We often hear the terms ‘green architecture’, ‘green design’ or ‘green building’, but when it comes to creating your Dream Home, what do they mean? When we say a building is ‘sustainable’ and ‘eco-friendly’, how is that defined?
Green architecture, or green design is a building approach that aims to increase resource efficiency, (i.e. energy, water and materials), while reducing impact on human health and the environment. All this may give us an idea of what ‘sustainable’ and ‘eco-friendly’ means, but what elements of green building do we need to be aware of and why?
What are the main elements of green building?
Green building is more than the end result – it is an ongoing process. It starts with proper site selection as well as the design specifications of your dream home. It incorporates the practices, technologies and materials used in its construction. Furthermore, it is determined by how you operate, maintain and develop the building throughout its entire lifecycle.
Energy efficiency is perhaps the most important element of sustainable architecture. Reducing the amount of energy used within a home is the ultimate goal. As well as choosing the right heating and cooling system, it involves using the right building fabric, high spec insulation and effective window / door seals. This helps reduce carbon emission and the amount of energy required to heat and cool your home. While solar PV panels can generate energy, low energy lighting can maximise its efficiency and so minimise costs.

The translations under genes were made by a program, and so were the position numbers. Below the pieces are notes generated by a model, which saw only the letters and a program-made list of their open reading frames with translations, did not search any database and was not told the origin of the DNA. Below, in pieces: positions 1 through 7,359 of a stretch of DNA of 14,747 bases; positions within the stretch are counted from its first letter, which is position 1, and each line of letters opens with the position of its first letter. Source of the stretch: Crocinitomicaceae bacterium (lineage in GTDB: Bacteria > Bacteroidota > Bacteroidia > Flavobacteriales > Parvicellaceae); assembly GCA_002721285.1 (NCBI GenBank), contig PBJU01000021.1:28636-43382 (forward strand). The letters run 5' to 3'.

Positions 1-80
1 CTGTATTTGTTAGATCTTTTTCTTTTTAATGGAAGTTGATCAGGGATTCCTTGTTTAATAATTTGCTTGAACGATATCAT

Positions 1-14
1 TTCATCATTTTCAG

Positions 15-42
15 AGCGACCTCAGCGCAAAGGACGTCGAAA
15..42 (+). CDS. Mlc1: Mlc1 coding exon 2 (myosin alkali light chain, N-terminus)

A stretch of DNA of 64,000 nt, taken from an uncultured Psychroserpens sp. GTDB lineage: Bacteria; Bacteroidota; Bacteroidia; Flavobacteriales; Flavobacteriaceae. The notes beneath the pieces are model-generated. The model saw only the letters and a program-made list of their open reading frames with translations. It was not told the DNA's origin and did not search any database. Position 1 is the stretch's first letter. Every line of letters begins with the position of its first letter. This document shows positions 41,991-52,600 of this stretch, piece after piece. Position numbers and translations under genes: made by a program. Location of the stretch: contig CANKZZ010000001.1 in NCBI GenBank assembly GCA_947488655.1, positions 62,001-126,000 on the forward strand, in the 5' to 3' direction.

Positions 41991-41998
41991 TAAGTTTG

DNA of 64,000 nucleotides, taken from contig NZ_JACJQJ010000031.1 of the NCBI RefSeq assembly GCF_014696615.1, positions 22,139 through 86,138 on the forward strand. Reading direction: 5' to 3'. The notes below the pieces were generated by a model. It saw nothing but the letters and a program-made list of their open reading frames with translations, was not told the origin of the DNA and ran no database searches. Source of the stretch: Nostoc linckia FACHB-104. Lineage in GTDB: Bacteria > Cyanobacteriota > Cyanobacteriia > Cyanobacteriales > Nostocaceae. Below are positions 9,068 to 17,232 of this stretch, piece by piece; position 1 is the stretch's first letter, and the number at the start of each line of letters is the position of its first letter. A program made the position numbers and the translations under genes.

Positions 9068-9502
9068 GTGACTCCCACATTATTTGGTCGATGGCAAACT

Reducing water consumption can be a challenge due to modern living habits, but with careful specification of household and garden products, it can be managed effectively. Low flush toilets, low flow rate taps and showers as well as water butts and other water harvesting systems can all help.
Use of responsible materials to reduce environmental impact is fundamental to effective green building. More use of locally sourced, recyclable materials as well as natural elements such as eco-friendly timber and less use of UPVC all help to strike a balance between sustainability and cost effectiveness.
Reducing waste, pollution and environmental degradation is a key consideration in green building. Making provisions for effective waste disposal and re-cycling as well as use of eco-friendly products all contribute. Surface water run-off is also considered; specifying permeable paving to reduce flood risk.
Occupant health and well-being is of paramount importance. Maximising natural daylight and ventilation as well as good sound insulation are all key factors in eco-friendly design. Making homes more adaptable throughout their lifecycle whilst minimising costs is considered good practice and design criteria is set by the Lifetime Homes standard to achieve this.
(For more information see www.lifetimehomes.org.uk)
Attaining a balance between ecology and design, sustainability and cost effectiveness is definitely a challenge in the architects’ practice. That’s why everyone is involved in the green build process – designers, planners, developers, builders and of course you, the home owner. Safe to say, the main goal is to meet your individual requirements, while doing some good for the environment along the way.